Grant Wharington’s 98-foot Victorian super maxi Skandia [read our recent interview with Wharington here] is currently on its way to Hong Kong for the China Coast Race Week where it will contest the 652 nautical mile race from Hong Kong to Vietnam before returning to Sydney to prepare for the Rolex Sydney Hobart Race.
“We believe the race to Vietnam will be another good test for the boat and that we’ll be race ready when it comes time to attempt our second consecutive line honours win in the Rolex Sydney Hobart,” Wharington says.
Since taking line honours in the 2003 Rolex Sydney Hobart Race and more than 30 other races in less than 12 months, Wharington has lightened the boat and made some modifications, including installing a retractable carbon fibre canard and a bowsprit to carry larger spinnakers.
For the Boxing Day bluewater classic, he will sail with just 14 crew rather than the 19 he carried last year.
The greatest threats to Wharington’s ambitious plan are expected to come from Ludde Ingvall’s new 90-foot Nicorette, which is currently under construction, Stewart Thwaites’s same sized Konica Minolta from New Zealand, which as Zana narrowly lost to Skandia in last year’s race, and possibly Neville Crichton’s 90-footer, Alfa Romeo, the 2002 Rolex Sydney Hobart line honours winner.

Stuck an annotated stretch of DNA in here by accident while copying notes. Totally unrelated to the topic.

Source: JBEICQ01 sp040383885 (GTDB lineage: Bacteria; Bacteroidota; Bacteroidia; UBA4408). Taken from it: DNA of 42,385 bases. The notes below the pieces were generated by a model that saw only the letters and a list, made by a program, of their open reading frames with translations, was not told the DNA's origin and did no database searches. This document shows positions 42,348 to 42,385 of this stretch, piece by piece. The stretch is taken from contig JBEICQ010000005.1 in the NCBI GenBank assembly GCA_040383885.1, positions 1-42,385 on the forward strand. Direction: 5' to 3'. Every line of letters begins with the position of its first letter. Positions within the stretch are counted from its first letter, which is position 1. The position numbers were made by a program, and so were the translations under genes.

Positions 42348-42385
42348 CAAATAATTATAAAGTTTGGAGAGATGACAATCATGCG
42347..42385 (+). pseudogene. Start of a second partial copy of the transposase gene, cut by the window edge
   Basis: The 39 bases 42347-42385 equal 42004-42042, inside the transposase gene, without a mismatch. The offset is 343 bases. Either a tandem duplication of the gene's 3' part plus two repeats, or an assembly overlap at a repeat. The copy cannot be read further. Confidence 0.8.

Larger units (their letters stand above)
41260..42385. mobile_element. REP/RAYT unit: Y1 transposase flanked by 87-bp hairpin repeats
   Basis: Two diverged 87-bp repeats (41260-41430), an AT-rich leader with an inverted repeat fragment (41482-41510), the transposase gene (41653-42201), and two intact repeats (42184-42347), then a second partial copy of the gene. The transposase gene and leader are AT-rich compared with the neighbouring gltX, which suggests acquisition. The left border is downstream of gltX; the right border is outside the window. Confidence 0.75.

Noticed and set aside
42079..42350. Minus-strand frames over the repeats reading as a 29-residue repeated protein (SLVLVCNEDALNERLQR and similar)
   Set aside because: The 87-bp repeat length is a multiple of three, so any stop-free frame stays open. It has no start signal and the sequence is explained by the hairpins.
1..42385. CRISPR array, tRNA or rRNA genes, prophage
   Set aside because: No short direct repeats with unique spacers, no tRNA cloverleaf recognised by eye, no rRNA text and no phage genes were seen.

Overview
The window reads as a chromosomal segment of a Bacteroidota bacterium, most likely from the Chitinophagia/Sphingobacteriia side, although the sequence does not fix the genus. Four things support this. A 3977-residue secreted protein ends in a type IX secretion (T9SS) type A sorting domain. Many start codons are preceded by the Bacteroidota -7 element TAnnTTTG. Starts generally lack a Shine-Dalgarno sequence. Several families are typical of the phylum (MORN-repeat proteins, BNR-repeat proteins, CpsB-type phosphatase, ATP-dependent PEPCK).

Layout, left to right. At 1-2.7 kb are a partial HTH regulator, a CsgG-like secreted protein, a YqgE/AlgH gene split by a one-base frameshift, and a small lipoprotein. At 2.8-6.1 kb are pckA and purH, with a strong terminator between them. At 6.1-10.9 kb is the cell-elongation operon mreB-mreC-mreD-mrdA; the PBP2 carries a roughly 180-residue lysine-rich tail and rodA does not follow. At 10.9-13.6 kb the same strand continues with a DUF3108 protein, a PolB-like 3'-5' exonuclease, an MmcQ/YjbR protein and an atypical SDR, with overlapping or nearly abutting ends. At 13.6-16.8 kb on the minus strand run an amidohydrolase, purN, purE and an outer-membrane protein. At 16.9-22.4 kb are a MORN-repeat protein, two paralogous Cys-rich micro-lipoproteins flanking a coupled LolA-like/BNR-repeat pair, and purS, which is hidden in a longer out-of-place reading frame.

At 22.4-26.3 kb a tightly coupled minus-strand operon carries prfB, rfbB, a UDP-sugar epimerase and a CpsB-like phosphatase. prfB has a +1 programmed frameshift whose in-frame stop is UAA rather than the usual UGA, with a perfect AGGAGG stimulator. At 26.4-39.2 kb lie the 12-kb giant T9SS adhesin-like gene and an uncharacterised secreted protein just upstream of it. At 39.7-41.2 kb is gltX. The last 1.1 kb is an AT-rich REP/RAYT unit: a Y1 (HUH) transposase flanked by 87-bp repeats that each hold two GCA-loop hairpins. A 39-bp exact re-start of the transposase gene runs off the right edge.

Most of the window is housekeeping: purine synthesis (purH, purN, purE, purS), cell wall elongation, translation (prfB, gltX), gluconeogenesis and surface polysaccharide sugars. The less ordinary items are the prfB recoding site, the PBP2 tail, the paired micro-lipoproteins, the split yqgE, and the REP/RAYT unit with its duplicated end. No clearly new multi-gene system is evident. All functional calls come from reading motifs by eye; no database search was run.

Not since Condor of Bermuda took consecutive line honours wins in the 1982 and 1983 Sydney Hobart races has a competing yacht and crew managed such a feat.
For Michael Spies, the record of back-to-back Overall handicap wins proves this is an even more elusive achievement with Trygve and Magnus Halvorsen’s Freya the last yacht to be awarded the Tattersalls Trophy not just for two but three consecutive handicap wins in 1963, 1964 and 1965.
Outright handicap winner in the 2003 Rolex Sydney Hobart Yacht Race with the Beneteau 40.7 First National Real Estate and race record holder as co-skipper of Nokia in 1999, Spies is looking to replicate his success for the anniversary event.
This year First National Real Estate is a new Beneteau 44.7 designed by American based New Zealander Bruce Farr and built in France. Since arriving in Australia, the boat has undergone optimization of the IRC Rule, which is now used to determine the Overall winner of the Rolex Sydney Hobart Race.
Many of the First National Real Estate crew for the 2004-2005 season have sailed with Spies for more than a decade and are now recognised as one of the most successful and experienced teams on the Australian offshore circuit.
The Cruising Yacht Club of Australia has received 38 applications to enter this year’s Rolex Sydney Hobart Yacht Race and expects more than 100 yachts to line up for the start of the 628 nautical mile bluewater classic at 1.00pm on December 26.